Back pain can come on suddenly and last less than six weeks (acute), which may be caused by a fall or heavy lifting. Back pain that lasts more than three months (chronic) is less common than acute pain.

Back pain often develops without a specific cause that your doctor can identify with a test or imaging study. Conditions commonly linked to back pain include:

  • Muscle or ligament strain. Repeated heavy lifting or a sudden awkward movement may strain back muscles and spinal ligaments. If you're in poor physical condition, constant strain on your back may cause painful muscle spasms.
  • Bulging or ruptured disks. Disks act as cushions between the bones (vertebrae) in your spine. The soft material inside a disk can bulge or rupture and press on a nerve. However, you can have a bulging or ruptured disk without back pain. Disk disease is often found incidentally when you undergo spine X-rays for some other reason.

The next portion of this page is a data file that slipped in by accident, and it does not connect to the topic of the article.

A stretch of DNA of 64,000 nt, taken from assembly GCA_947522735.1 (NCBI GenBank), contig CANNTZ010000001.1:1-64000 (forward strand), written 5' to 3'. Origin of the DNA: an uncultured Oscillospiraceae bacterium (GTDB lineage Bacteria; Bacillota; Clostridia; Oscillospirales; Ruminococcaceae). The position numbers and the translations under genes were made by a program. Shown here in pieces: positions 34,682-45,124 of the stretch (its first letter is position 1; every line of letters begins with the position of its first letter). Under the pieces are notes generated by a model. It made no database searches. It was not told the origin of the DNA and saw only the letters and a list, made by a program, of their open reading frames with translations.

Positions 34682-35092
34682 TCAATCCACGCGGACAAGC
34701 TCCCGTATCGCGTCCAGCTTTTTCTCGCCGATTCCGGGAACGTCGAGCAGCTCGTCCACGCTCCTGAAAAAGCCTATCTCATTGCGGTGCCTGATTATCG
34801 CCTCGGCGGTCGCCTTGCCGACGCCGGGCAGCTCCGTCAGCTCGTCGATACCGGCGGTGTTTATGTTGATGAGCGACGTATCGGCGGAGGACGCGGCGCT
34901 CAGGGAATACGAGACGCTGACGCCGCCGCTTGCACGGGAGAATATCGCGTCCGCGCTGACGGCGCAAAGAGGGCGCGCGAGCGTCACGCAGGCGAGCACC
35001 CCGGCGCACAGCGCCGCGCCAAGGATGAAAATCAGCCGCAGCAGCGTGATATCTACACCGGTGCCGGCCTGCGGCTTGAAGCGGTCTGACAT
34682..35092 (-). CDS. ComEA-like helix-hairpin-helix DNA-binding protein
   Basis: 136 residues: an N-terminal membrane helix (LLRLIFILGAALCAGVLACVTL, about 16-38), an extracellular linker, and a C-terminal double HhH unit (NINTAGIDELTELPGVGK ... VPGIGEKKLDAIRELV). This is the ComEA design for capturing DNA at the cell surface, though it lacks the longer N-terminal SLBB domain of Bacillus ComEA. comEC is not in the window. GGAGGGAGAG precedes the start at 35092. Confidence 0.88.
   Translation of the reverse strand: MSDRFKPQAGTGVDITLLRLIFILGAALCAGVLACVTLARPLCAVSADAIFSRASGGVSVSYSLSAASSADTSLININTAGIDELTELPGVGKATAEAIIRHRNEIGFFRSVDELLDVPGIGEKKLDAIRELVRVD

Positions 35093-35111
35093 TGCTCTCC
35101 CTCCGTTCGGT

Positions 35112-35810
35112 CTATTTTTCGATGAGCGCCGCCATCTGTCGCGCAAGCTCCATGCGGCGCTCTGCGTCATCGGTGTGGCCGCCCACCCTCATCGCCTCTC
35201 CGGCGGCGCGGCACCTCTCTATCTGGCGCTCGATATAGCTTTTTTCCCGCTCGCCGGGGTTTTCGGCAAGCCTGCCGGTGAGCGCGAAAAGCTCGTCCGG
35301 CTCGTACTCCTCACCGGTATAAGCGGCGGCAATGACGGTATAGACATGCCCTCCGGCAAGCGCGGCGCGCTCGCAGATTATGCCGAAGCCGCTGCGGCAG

• Arthritis. Osteoarthritis can affect the lower back. In some cases arthritis in the spine can lead to a narrowing of the space around the spinal cord, a condition called spinal stenosis.
  • Skeletal irregularities. Back pain can occur if your spine curves abnormally. Scoliosis, a condition in which your spine curves to the side, also may lead to back pain, but generally only if the scoliosis is severe.
  • Osteoporosis. Your spine's vertebrae can develop compression fractures if your bones become porous and brittle.
June 17, 2015